Sunday, 8 December 2013

Devil's Curry

God only knows how I came across this one: I suspect I just stumbled upon it, perhaps on Rasa Malaysia’s excellent site but really I don’t know.

As is probably fairly obvious Devil’s Curry (also known as Curry Debal) is very spicy. It seems that it descends from the from the Eurasian communities of Malacca (Malaysia) and Singapore: probably Portuguese. Certainly it has, to my mind at least, similarities with that other Portuguese Eurasian dish Vindaloo. Often made at Christmas or other special occasions it is, as I say, a fiery dish enriched with candlenuts (or Macadamia's if you can't get them) and galangal (or ginger if galangal is not available) and then sharpened with vinegar.

As with many curries, stews and casseroles the flavours develop and become richer the next day. And perhaps this was my problem, I was so looking forward to this but ultimately I was underwhelmed: the combined flavours here should lead to something complex and tantalizing to the taste buds but I was just a little disappointed (my other dining companions weren’t, apparently, so it may have just been me). I will try it again though and next time I will leave it a day and see how I find it the next. I suggest you do the same.

Devil’s Curry
Serves 2

1 ½ tbsp groundnut oil
½ tbsp mustard seeds
500g chicken thigh fillets, cut into pieces
250g potatoes, peeled and cut into pieces
100ml water
salt and palm sugar to taste
¾ tbsps tamarind concentrate dissolved in 100ml water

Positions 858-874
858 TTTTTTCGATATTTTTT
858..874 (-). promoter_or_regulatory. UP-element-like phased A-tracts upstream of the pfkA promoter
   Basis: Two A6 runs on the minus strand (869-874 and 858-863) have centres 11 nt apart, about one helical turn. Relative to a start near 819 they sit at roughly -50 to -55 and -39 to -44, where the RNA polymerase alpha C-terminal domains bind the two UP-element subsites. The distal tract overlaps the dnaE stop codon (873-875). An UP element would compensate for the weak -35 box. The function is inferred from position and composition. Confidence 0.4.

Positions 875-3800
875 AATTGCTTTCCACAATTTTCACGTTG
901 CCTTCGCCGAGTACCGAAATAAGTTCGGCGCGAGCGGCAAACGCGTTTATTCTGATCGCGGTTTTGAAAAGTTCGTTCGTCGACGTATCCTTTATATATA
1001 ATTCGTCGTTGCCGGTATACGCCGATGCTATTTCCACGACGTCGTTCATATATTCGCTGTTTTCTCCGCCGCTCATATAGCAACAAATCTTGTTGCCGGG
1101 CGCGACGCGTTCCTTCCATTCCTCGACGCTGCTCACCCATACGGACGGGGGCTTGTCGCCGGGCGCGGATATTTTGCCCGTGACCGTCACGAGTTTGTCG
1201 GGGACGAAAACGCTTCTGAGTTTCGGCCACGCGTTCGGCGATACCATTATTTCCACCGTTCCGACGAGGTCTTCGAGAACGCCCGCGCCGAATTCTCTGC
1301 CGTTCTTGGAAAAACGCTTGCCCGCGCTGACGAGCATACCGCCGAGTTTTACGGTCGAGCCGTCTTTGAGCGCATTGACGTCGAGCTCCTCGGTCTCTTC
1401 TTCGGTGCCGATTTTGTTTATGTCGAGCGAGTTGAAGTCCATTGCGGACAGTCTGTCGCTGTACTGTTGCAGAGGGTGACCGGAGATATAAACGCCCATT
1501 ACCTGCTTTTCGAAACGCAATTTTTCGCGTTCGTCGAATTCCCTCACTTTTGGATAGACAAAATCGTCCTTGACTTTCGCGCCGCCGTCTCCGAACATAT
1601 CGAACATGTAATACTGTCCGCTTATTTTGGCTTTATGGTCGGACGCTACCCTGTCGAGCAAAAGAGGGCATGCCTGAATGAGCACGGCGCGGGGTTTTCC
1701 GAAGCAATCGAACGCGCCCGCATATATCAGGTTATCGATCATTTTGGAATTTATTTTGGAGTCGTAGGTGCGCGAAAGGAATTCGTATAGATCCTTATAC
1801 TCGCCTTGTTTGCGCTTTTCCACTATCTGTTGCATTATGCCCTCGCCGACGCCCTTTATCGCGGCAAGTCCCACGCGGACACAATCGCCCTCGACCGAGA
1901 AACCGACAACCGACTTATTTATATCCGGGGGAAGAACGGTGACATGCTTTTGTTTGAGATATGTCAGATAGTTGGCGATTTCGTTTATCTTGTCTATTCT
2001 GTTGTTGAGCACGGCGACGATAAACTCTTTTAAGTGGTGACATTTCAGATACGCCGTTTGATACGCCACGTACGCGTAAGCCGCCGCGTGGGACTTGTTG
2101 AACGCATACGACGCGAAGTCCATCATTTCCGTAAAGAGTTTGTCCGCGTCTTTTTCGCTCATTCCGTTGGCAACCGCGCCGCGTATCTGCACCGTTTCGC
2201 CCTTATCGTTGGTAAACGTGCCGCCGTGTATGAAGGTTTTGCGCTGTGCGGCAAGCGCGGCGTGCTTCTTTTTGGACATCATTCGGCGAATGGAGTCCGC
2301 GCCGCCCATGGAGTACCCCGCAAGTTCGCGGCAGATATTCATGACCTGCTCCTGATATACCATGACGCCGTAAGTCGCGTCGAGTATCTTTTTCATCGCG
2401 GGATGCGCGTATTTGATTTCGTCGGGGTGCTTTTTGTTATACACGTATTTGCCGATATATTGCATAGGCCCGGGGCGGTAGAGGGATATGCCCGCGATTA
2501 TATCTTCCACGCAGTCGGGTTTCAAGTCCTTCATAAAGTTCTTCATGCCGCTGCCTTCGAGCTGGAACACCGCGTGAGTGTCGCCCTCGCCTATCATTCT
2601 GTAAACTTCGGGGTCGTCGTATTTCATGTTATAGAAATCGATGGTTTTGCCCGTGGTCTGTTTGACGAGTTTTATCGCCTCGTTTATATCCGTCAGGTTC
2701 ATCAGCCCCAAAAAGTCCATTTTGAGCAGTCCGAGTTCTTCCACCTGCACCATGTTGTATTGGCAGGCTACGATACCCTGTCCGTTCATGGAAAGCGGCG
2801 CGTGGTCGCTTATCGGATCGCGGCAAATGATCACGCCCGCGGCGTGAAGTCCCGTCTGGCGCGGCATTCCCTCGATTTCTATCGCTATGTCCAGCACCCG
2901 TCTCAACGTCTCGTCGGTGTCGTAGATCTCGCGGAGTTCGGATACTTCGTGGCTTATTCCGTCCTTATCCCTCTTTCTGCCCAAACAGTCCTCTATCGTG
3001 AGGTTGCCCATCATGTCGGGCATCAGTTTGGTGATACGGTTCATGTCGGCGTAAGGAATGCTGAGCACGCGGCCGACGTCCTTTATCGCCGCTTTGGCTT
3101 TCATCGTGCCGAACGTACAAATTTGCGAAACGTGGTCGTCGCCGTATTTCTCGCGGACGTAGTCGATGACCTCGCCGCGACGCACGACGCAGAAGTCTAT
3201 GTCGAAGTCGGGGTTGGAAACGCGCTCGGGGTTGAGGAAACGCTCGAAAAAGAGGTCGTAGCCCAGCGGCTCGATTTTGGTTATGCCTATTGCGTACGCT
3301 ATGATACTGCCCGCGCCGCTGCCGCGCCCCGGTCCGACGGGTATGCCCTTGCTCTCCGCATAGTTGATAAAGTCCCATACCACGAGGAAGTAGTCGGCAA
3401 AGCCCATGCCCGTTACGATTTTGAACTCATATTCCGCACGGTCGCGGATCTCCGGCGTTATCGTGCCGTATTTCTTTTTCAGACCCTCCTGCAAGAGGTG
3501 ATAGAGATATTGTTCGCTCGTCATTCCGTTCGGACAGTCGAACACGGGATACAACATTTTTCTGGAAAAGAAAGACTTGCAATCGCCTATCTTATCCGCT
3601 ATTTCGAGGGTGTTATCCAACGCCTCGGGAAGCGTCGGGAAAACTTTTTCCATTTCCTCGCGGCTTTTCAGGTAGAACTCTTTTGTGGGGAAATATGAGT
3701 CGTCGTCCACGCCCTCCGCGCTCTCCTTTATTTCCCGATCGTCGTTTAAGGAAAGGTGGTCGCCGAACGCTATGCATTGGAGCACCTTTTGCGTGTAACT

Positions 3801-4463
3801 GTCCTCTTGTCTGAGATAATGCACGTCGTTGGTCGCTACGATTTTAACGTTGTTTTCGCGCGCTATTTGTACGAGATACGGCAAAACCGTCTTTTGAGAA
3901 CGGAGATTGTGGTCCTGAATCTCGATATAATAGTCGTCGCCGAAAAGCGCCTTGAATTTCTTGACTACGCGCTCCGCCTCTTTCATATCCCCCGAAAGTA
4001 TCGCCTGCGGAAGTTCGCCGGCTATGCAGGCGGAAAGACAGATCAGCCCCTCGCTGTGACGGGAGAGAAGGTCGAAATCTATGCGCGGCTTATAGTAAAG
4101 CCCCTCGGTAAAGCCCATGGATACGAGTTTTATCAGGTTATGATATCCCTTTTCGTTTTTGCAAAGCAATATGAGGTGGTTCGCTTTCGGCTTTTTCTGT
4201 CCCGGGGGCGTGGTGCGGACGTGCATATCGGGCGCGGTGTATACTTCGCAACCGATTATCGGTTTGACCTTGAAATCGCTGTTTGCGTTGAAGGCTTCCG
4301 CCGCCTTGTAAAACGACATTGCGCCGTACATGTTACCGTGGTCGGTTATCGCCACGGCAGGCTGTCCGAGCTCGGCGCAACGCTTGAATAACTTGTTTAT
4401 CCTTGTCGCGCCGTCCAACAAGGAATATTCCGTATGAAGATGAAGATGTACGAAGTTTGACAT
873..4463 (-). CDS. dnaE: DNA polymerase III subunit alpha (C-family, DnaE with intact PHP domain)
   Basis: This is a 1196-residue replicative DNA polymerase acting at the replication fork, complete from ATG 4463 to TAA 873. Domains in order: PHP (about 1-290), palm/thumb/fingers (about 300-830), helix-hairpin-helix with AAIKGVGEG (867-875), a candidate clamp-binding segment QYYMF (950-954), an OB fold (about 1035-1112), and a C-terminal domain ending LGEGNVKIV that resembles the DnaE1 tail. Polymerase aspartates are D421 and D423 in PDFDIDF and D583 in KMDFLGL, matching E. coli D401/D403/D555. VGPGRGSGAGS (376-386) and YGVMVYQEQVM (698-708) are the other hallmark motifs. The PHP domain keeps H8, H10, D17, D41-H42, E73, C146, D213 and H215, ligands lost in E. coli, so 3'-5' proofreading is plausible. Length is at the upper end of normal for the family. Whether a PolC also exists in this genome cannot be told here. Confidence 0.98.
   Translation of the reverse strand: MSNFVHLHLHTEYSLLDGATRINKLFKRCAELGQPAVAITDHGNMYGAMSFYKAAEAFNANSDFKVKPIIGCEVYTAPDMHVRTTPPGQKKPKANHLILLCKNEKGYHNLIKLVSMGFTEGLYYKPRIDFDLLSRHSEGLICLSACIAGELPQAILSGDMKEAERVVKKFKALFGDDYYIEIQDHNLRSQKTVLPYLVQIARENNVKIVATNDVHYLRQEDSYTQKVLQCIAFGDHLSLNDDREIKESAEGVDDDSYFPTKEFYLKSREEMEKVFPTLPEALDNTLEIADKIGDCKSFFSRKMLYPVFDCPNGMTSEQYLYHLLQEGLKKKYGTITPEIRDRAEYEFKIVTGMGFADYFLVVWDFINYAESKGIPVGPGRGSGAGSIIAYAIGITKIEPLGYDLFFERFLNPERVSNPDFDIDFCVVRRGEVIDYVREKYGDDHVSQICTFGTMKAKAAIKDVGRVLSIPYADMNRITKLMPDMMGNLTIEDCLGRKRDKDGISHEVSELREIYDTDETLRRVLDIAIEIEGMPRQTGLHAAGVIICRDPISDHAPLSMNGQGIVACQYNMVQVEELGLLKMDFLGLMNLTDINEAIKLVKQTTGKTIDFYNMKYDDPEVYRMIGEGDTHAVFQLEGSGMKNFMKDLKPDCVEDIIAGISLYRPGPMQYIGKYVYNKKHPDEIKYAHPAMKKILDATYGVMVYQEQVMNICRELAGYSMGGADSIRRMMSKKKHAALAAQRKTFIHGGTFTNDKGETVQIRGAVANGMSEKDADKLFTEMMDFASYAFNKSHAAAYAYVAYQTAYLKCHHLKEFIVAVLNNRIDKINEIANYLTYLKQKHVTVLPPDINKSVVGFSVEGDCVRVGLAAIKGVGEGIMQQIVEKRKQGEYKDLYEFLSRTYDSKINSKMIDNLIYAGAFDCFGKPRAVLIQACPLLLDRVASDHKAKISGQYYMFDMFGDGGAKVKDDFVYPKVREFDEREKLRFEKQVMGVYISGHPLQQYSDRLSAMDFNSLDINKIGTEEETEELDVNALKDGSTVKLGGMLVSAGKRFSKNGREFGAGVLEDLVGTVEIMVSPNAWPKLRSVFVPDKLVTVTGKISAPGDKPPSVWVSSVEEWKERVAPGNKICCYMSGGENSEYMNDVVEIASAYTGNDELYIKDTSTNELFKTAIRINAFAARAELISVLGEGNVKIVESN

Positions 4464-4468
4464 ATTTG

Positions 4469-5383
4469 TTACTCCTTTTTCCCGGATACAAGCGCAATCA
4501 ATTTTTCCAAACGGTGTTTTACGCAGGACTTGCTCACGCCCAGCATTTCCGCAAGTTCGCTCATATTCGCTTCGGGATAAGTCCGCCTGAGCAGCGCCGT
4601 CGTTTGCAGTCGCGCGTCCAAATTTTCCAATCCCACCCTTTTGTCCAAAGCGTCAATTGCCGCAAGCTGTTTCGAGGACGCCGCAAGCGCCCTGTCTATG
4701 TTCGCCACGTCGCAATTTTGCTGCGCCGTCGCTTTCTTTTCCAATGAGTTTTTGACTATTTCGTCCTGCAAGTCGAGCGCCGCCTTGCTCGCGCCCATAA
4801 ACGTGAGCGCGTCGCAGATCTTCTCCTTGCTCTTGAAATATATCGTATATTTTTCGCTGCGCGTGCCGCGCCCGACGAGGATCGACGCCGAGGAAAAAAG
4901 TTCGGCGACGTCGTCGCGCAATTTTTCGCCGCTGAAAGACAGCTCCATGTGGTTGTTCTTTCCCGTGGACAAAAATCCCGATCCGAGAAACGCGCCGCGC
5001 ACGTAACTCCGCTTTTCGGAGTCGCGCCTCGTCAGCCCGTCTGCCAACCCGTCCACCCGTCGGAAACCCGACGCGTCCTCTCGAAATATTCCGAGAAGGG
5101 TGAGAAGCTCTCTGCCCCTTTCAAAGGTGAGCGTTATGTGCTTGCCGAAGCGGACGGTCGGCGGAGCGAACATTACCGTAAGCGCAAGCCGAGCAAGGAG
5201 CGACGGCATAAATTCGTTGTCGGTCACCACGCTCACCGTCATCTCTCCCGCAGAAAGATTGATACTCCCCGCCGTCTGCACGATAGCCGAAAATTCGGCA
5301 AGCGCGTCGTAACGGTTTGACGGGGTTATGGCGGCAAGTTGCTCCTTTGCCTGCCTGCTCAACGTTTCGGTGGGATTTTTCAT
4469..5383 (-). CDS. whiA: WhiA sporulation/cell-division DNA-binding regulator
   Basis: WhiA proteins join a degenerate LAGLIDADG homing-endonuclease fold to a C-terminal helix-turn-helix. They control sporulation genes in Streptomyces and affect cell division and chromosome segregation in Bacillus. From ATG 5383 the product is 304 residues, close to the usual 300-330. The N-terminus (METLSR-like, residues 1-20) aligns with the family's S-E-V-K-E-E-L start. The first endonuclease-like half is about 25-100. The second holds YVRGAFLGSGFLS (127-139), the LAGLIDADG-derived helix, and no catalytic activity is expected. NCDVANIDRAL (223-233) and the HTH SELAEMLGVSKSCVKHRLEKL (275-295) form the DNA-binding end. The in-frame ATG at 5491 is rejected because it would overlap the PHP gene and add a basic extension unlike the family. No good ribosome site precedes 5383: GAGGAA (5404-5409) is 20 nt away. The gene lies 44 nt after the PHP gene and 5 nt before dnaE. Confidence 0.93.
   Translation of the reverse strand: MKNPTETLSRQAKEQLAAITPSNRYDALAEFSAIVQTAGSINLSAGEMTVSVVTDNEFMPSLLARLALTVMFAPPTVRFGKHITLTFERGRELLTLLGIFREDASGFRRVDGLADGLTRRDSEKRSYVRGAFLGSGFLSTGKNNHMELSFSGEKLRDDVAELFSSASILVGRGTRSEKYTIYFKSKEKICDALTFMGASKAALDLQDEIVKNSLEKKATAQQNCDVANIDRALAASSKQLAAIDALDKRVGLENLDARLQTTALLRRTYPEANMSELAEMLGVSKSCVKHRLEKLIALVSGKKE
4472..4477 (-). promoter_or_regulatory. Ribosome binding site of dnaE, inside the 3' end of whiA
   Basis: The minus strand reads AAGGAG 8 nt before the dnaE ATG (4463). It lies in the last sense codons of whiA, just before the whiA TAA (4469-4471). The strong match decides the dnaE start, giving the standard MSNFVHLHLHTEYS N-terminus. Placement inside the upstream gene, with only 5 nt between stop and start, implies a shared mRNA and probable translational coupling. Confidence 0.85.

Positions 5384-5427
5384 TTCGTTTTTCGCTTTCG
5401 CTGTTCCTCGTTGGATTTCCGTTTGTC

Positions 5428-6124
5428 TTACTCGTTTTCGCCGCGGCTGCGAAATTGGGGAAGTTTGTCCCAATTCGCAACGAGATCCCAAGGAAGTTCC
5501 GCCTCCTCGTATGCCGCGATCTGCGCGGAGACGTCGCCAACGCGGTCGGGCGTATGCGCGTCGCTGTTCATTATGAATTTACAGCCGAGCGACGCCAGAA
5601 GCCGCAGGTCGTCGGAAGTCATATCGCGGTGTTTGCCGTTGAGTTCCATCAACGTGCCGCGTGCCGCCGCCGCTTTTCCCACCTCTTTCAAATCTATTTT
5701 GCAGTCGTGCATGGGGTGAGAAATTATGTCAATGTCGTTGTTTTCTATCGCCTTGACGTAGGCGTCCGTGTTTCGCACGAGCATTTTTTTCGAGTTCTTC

1 tbsp white vinegar
For the Spice Paste
10-15 dried chilies, deseeded and soaked in water for 20-30 minutes
1 large banana shallot, coarsely chopped
3 cloves garlic, coarsely chopped
1 stalk lemongrass (white part only), thinly sliced
0.5 x 1.5 inch piece ginger, minced
⅛ tsp ground turmeric
2 tbsp groundnut oil
1 tbsp water
4 candlenuts, chopped
½ tsp shrimp paste

In a spice grinder whizz up all the ingredients for the spice paste until smooth (you may have to do this in 2 batches). Set aside.

In a large heavy-based sauté pan heat up the oil and when it is hot, add the mustard seeds. Cook until they start to pop then add the spice paste into the oil and fry until aromatic - about 10-15 minutes.

Add the chicken and stir around to coat with the spice paste. Let it cook for about 8-10 minutes and then add the potatoes, stirring to combine.

Pour in the water to barely cover the meat and potatoes.

Stir well and then bring to a boil before reducing back down to a simmer: cover with a lid and leave for 20-30 minutes or until until the potatoes are soft and the chicken cooked through.

Adjust the seasoning with a little salt and palm sugar as necessary and then add the tamarind juice and white vinegar. Stir to mix then serve immediately with plain basmati rice and sprinkle with chopped coriander.

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